How to join
To take part in the course you need to sign up to Patreon at the Blaze level. This is not only give you access to this course, but a dozen other courses and over 30 hours of single lectures.
Each Sunday I will be giving a talk that can be watched live, or watched/listened to later. In the preceding week there will be an article to read. The article will serve as a springboard to understanding the theme.
The video and audio will continue to be available after the course, so you can go at your own pace.
1st September - Myth, Reality… and the Real
8th September - The Heart of Horrible Red Things
15th September - Is the Elephant Religious?
22nd September - Made to Believe I am Made for Another World
29th September - The Night Lewis Lost
Readings will be provided. All seminars will be given at 11am PST. You can watch live, or watch/listen to later.
While the readings will be made available on PDF, you can access most of the readings via the two books below (this doesn’t include the famous debate between Lewis and Anscombe, which you will find on the main course page),
An Experiment in Criticism: Wrestling with C.S. Lewis
C.S. Lewis is a fascinating figure who embodies all sorts of conflicts and antagonisms. For one person, he is the embodiment of an aggressive apologist while, for another, he is remembered as a beloved grandfather to children all across the world. For many he is a medieval scholar happily lost in ancient texts, while others counter that he possessed a deep and abiding fascination with the modern world; engaging passionately in the important topics of the day. Alternatively, we encounter a reclusive Oxford don who cherished solicitude, pitted against the reality of an individual who employed modern technology to become one of the 20th century’s best known public figures. Or some will remember him as an individual who wrote powerfully about the deepest human experiences, while others will point out his often dismissive reading of the modern experience.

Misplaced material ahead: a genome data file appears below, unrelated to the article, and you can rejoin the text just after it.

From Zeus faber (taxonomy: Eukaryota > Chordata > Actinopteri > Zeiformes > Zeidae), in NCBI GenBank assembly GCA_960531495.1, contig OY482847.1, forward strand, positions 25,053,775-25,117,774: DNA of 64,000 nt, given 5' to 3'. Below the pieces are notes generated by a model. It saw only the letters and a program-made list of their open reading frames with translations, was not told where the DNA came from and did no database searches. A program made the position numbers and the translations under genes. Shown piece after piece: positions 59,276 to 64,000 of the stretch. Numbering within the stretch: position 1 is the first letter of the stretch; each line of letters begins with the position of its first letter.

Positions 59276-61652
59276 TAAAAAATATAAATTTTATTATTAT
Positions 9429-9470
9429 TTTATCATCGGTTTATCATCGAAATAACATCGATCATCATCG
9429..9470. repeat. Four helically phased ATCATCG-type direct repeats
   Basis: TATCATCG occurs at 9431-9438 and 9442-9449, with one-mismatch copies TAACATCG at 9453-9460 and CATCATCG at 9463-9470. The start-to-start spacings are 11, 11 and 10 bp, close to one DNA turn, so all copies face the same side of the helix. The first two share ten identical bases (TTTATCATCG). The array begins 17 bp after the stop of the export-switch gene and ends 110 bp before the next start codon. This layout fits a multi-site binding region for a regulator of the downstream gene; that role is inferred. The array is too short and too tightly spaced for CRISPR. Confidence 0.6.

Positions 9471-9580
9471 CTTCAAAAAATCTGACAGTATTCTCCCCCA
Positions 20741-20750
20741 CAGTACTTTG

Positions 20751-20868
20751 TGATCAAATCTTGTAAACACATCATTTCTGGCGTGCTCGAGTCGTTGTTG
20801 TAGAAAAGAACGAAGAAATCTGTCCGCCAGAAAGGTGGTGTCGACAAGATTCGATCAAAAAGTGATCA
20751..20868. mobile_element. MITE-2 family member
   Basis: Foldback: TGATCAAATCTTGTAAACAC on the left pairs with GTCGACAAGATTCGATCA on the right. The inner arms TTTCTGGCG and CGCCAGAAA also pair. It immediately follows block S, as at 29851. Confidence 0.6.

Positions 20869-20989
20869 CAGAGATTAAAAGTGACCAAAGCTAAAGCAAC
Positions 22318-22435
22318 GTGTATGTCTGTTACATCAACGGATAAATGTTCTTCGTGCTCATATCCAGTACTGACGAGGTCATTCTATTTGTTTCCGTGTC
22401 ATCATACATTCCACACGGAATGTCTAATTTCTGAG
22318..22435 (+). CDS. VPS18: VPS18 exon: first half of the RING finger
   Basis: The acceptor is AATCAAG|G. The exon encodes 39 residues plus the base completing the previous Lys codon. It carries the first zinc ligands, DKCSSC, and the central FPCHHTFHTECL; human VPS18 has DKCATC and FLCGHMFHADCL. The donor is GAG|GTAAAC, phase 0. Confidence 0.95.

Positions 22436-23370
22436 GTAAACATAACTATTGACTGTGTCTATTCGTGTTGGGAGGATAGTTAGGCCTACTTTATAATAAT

In an attempt to cover over the strange conflicts that he embodies, many resort to either painting him as a one-dimensional fundamentalist, or raising him to the level of an embattled saint, defending truth in a world being pulled apart by the insanity of world war.
Indeed, many who grew up in a religious world have known both portraits. Elevating him in their youth, only to reject him as an adult.
While Lewis could be seen as partly responsible for this bifurcated situation, he ultimately doesn’t deserve either misfortune.
In his book An Experiment in Criticism, Lewis argued that there are some works that deserve to be read and reread many times. Works that are rich enough to offer new treasure each time a careful reader mines them. This course is for those who are willing to offer Lewis this type of charitable reading. Those who are open to discovering new and interesting dimensions in his work on one hand, while engaging in critique on the other. All with the aim of helping his work speak in new and vibrant ways.